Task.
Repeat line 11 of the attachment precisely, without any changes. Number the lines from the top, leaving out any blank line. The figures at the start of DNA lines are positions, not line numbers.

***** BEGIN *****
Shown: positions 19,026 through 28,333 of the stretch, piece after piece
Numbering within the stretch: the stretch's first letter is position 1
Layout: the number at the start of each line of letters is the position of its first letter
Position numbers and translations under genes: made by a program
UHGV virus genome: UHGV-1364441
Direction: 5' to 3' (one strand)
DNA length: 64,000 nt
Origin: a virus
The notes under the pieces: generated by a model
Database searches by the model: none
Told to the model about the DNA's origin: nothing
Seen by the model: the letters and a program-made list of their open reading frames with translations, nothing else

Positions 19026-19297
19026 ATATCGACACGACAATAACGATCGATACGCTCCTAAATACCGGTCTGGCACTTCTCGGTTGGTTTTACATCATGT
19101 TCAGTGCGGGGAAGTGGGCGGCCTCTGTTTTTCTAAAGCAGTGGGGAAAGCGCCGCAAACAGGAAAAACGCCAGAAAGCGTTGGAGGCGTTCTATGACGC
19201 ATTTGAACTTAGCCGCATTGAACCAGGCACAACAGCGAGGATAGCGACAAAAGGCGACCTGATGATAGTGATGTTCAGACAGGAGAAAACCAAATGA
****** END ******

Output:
Told to the model about the DNA's origin: nothing